I don't know that it would be disruptive per se, but in many elementary schools, the set up for how work is done might mean that your child would be there for some things and not others. For example, unlike in high school, when "math" has a set period/block time each day, it might be all over the place depending on the particular day of the week. Or it might be broken up, with some math done early in the morning and other math done later. Basically, it might be really hard to keep anything consistent for your student. They could come in and get the first half of the lesson then miss the other half.

    I am glad that there are more and more hybrid options out there. But if I were a typical public elementary school and didn't have to allow you to do this, as an educator, I honestly just wouldn't. I doubt you'll make much headway.
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  5. #4


    I agree with Maple Hill that there are probably ways to meet whatever goals you have for using public education without actually enrolling part time at a public school.
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  6. #5


    If you want this because you want your child to be hooked into a particular friend network, then I think the most workable thing would be to limit it to art/music/PE and see if they will go for that. Those classes are often (depending on where you live) taught by separate teachers at specific times and don't depend on any kind of interdisciplinary relationship with other subjects.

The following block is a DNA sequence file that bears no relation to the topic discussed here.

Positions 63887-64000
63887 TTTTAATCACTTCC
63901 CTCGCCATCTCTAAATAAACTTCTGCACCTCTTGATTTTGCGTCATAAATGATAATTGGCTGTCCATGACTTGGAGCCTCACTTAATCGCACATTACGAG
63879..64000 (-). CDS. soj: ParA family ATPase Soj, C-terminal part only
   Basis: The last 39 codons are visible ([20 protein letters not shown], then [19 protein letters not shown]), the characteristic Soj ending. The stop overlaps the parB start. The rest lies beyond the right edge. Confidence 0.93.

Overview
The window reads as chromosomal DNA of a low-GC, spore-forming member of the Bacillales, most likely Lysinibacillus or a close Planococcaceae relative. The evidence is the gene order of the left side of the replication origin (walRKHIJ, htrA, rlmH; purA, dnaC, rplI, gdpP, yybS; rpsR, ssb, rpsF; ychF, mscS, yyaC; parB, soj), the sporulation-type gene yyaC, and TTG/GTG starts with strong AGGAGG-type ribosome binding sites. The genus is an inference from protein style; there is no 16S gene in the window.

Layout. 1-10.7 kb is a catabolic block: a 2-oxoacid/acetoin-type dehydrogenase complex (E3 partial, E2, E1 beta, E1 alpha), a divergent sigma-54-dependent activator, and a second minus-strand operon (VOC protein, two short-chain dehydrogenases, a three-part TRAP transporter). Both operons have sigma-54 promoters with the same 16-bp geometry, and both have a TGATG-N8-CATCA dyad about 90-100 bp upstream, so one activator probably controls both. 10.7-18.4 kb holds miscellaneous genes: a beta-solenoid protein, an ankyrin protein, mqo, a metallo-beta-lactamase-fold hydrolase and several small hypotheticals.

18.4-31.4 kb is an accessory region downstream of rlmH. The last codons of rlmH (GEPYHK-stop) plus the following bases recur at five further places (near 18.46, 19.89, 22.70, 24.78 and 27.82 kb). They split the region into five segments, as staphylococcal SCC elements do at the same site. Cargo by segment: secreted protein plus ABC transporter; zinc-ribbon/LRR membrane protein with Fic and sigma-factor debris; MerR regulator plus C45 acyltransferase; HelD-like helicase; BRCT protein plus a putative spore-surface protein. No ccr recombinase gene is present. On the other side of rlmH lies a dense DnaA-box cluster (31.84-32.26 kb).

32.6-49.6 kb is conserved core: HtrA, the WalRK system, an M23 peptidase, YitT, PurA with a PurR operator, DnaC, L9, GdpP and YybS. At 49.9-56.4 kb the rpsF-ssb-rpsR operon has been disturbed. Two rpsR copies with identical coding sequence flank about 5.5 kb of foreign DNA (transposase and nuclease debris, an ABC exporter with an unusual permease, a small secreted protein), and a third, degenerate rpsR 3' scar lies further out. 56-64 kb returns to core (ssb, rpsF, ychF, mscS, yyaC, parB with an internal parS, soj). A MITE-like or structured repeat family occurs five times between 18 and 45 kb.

The other thing you need to think about, aside from the excellent commentary above, is that schlepping your kid to and fro from school is not just going to be disruptive to the school, but possibly to you as well. If your child has any issues transitioning from place-to-place, it will not be fun.

  7. #6


    We are doing this with my sophomore. He has autism and he just gets overwhelmed especially with the lunch room. He is going for 4 periods a day and then comes home for lunch. It works really well for the High School level since everyone is doing different activities anyways. I can totally see it working in an elementary setting as long as their daily routine covers the same info at the same time everyday so your kiddo wouldn't be missing key info. I don't think other kids would care much as long as the teacher was totally onboard with it. Kids can totally pick up when an adult doesn't approve.